REVIEW: Sydney Festival 2024 (part 2)

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Everest Theatre, Seymour Centre
Reviewed January 20

GöteborgsOperans Danskompani

Roslyn Packer Theatre
Reviewed January 23

Mutiara is a well-researched piece of dance theatre that seeks to shed light on the way both Malay workers and First Peoples of the Kimberley were exploited for profit in Broome’s pearl industry. The four performers have shared Malay heritage, including Dalisa Pigram of Broome (who is co-artistic director of Marrugeku alongside dramaturg Rachel Swain), and Singaporeans Zee Zunnur and Soultari Amin Farid. The final cast member is an ex-pearl diver from Broome himself, Ahmat Bin Fadal, and the program recognises Mutiara as a joint effort with credit for concept and choreography shared equally between the four of them. Ahmat Bin Fadal takes additional credit for pearl diving history, Malay cultural advisor and silat (a type of martial arts rooted in the Malay Archipelago) training. Languages spoken onstage alongside English include Yawuru (Pigram), Malay and Arabic (Bin Fadal).

Marrugeku's 'Mutiara'. Photo by Michaal Jalaru-Torres.
Marrugeku's 'Mutiara'. Photo by Michaal Jalaru-Torres.

The work combines dance, storytelling, historical audio recordings and projections of black and white photos, but at its centre is the minimalist but evocative set designed by Abdul Rahman-Abdullah. A heap of pearl shells downstage is a small reminder of the middens that can be found all over Australia’s coastline while also remaining an interactive source of pearl shells – hand held props that can be deposited or removed by the cast throughout this work. Meanwhile the ropes that start off hanging from the ceiling in a solid cluster are later spread into layers that collectively could be a forest of seaweed, or, individually, a diver’s lifeline to the surface while undertaking the dangerous work of collecting pearls.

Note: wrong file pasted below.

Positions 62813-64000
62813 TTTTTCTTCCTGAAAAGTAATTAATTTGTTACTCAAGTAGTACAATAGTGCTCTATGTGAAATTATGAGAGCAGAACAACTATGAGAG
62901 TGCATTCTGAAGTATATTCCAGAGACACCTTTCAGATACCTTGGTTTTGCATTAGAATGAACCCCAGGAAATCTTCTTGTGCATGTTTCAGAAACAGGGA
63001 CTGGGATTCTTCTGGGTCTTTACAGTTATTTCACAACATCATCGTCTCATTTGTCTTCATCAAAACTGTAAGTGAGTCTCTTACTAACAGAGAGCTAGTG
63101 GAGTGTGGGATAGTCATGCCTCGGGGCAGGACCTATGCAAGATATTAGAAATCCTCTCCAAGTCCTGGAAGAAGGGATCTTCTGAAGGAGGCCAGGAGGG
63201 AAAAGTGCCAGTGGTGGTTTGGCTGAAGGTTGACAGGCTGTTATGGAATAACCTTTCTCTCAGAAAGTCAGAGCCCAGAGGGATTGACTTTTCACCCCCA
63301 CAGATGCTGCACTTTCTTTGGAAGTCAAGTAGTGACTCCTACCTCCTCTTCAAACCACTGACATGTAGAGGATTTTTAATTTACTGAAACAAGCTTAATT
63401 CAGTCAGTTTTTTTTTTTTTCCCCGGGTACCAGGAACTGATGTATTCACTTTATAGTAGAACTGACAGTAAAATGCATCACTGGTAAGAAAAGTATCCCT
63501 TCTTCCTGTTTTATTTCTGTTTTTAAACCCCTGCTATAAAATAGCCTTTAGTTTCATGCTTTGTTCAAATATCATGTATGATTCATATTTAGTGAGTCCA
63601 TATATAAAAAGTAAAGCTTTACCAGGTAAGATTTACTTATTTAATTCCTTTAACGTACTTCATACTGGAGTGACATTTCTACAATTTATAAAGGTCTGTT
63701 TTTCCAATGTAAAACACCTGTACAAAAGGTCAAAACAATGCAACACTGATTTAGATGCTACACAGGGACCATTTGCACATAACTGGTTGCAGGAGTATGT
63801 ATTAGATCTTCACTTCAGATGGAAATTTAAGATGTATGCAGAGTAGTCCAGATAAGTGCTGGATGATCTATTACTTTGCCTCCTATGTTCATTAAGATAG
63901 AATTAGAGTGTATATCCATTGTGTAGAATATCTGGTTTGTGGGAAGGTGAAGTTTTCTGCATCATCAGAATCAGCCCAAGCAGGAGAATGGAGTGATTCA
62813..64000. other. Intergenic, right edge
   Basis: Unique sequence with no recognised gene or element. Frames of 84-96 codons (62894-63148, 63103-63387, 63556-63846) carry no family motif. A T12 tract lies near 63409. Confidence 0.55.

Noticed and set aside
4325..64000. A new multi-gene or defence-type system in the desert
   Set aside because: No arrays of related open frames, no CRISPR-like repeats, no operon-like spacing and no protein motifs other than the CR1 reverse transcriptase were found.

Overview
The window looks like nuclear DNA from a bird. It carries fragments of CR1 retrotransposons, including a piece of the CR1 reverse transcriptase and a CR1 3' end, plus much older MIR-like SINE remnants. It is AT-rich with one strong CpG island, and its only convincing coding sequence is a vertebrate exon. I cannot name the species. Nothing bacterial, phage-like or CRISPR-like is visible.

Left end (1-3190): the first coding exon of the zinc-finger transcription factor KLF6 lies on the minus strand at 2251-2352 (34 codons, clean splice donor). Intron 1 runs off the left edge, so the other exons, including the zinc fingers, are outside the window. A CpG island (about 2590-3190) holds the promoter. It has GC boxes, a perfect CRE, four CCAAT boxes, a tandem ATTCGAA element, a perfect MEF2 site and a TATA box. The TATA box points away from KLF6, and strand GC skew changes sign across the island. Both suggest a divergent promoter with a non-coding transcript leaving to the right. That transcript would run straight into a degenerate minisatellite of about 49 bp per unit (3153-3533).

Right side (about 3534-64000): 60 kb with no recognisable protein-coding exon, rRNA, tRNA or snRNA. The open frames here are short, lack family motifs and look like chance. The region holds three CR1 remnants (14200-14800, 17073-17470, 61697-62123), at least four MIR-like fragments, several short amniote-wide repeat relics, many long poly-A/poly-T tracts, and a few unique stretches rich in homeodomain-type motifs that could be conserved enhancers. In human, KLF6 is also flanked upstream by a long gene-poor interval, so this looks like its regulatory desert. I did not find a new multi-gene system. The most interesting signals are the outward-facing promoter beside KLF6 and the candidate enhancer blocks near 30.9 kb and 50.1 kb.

The cast of four brought a diverse range of skills and abilities to the piece. From a dance perspective Zee Zunnur was the most physically articulate and technically skilled, but I also enjoyed Soultari Amin Farid’s “fan” dance. With large pearl shells held in place of fans this particular scene seemed to mock the Western stereotype of the meek and obliging Asiatic female simply by being performed by a male dancer. Mutiara will be performed next at the Perth Festival from February 9-12 .

GöteborgsOperans Danskompani visited Sydney for this year’s Festival from Sweden with a double bill of works - Skid choreographed by Damien Jalet, and Saaba choreographed by Sharon Eyal. Each work is approximately 45 minutes in length. Skid is defined and shaped largely by its set, because instead of performing on the flat ground or a moderately raked stage (which slopes upwards, away from the audience) this cast of 17 dancers perform on an enormous white platform with an exaggerated tilt (34 degrees according to the program) that sees it reaching up towards the ceiling. This angle heightens the effort and struggle of the dancers to either get up the slope or resist skidding down it too quickly, but they are assisted in this endeavour by thin rubber soled socks/shoes that give them extra grip.